Let's be careful not to bully our children into not being bullies. In a recent Huffington Post article a mother talked about how she taught her daughter "to damn well treat people right." (Sorry for the language. That was her exact quote.)
In the article the mother threatened her daughter with no ride to school if the daughter didn't include another girl in her friend group. In the end, the girls became friends and the daughter learned:
"...her initial instinct about people isn’t always correctly motivated." And that "...you can be friends with the least likely people; the best friendships aren’t people that are your 'type!' In the world of friendship, contrast is a plus..."
While I understand the point of the article is to promote inclusion of others, I have to "disagree appropriately" on a few things. First, teaching children not to follow their instincts can be dangerous for them. Instincts stop many children from getting kidnapped or abused. Instincts, or gut feelings, should be trusted. Children who don't follow instincts often are very passive and can end up having bad influences for friends.
Second, diversity is not the greatest good. Teaching children to look for good friends (good people) is more important than any "type" of person is. Diversity doesn't make a great friend. Having things in common and knowing how to communicate, as well as a person being a good influence or inspiration, are more likely the things that make a good friendship. Outside appearance, economic status, etc. all mean nothing to friendship. If they do, then the person is stereotyping. If people choose friends because they're diffrent than them, isn't that exactly the same as being friends with someone just because they're exactly the same? Diversity is not a principle and cannot be built upon. All people are diverse no matter what. I've never met any two people who are alike.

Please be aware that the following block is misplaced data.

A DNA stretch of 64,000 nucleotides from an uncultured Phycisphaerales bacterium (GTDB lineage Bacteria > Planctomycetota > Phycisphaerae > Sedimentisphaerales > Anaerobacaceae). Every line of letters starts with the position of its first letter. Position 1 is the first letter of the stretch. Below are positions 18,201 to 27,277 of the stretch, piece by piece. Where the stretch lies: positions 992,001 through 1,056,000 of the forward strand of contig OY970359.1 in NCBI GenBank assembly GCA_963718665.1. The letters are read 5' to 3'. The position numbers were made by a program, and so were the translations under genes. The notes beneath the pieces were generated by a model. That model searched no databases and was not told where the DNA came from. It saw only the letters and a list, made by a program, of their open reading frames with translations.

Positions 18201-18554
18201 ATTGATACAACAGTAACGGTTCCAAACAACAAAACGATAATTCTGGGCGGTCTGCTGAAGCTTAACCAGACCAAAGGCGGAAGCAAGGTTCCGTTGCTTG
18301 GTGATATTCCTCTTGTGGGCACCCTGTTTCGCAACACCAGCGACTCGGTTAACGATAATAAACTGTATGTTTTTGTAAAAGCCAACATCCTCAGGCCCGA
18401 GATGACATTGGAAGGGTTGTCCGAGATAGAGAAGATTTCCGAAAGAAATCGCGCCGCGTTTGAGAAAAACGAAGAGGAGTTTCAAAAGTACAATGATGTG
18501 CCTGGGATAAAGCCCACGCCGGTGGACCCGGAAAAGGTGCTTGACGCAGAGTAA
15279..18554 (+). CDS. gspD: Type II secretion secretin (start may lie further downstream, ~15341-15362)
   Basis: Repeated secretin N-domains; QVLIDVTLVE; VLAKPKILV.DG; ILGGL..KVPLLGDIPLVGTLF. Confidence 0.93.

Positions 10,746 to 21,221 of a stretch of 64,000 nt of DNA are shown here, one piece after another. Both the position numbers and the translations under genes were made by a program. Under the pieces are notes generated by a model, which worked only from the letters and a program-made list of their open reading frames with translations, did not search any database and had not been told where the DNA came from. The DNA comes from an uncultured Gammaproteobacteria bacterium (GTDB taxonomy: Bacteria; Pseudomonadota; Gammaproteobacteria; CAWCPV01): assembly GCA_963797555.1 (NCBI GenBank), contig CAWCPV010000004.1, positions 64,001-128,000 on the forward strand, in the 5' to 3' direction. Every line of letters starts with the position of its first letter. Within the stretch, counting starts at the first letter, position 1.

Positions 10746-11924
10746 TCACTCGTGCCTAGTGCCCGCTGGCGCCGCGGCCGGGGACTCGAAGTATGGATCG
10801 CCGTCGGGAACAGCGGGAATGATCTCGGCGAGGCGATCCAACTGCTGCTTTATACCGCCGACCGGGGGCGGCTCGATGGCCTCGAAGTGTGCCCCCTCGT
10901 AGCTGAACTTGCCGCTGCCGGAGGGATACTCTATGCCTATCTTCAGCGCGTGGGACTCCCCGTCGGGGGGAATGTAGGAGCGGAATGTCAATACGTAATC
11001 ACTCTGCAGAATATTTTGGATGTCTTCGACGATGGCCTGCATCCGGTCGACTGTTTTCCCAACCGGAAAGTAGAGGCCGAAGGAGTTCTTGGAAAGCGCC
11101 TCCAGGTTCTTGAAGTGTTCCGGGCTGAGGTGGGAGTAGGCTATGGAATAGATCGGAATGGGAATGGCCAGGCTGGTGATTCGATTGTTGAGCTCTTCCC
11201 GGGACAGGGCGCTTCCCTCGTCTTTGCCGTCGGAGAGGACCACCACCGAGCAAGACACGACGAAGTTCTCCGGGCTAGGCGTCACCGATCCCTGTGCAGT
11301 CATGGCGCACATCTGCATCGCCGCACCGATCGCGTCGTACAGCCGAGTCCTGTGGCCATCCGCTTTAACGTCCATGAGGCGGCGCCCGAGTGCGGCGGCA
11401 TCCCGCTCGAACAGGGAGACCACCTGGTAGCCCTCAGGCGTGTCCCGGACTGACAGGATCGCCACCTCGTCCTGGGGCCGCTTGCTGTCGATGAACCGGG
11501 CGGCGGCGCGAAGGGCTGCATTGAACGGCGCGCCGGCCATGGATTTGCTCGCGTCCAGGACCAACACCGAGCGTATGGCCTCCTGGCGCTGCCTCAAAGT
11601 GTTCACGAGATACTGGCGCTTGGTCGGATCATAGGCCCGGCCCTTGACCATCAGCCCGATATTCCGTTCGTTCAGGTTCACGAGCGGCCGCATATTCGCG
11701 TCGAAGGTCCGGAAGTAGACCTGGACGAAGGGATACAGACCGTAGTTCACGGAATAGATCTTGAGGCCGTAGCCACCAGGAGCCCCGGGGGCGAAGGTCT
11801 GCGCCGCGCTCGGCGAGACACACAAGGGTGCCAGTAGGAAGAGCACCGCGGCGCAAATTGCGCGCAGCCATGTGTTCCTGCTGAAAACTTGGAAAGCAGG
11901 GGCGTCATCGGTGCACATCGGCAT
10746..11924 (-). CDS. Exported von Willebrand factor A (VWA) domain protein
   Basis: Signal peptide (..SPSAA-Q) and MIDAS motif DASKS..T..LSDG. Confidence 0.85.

Lastly, it's wrong to suggest that children who don't include others are bullies. They aren't necessarily motivated by evil or meanness at all. Leaving someone out is a clear sign of a lack of skills. The child who is left out lacks social skills and the children leaving someone out are lacking social skills too. The excluded child could be used to being passive and not know how to start a friendship or conversation. The children leaving her out likely lack the same skills. All the children concerned are not used to change. No one needs to be called names or villainized with the term "bully."
If anyone was a bully in this article, it was actually the mother. She bullied her child into not being a bully. What is a bully? A person who uses fear to manipulate someone to act in a certain way. The mother's tone suggested a threat to withdraw love and the threat to not drive a child to school is fear-based parenting. It's aggressive and totally unnecessary.
I think this mother would have had greater success and had a good tone if she would have first established a loving correction and then given an instruction about finding the three "cool" things about the new girl. Having a parent counseling session about the issue and making a plan for changing the behavior or problem solving the issue (if the new child was actually a bad influence to be friends with) would have been really powerful as well.
Bullying is a word that is over used and misunderstood. More often than not I see people saying the word and pointing fingers while behaving just like a bully does. It's way more productive to teach children skills and problem solving — and call that child raising — rather than stereotyping children and their behaviors with a word such as "bullying."
This is not to say that real bullying doesn't exist and that it isn't on the rise. It does and it is. But, I have noticed that the more we talk about it the more bullying there actually is.
Whenever a society goes away from principle and toward social engineering, then there will always be more people behaving like animals. Bullying will naturally be a result of lack of morality, virtue and principle — as well as understanding of roles. To stop the bullying we must bring our children back to truth, light and principle. Fear will never stop a bullying epidemic; in fact, it will just create mini-bullies or activists who will specialize in bullying for their real or made-up causes. Leaders don't bully. Instead, they advocate, teach and understand while proposing solutions.
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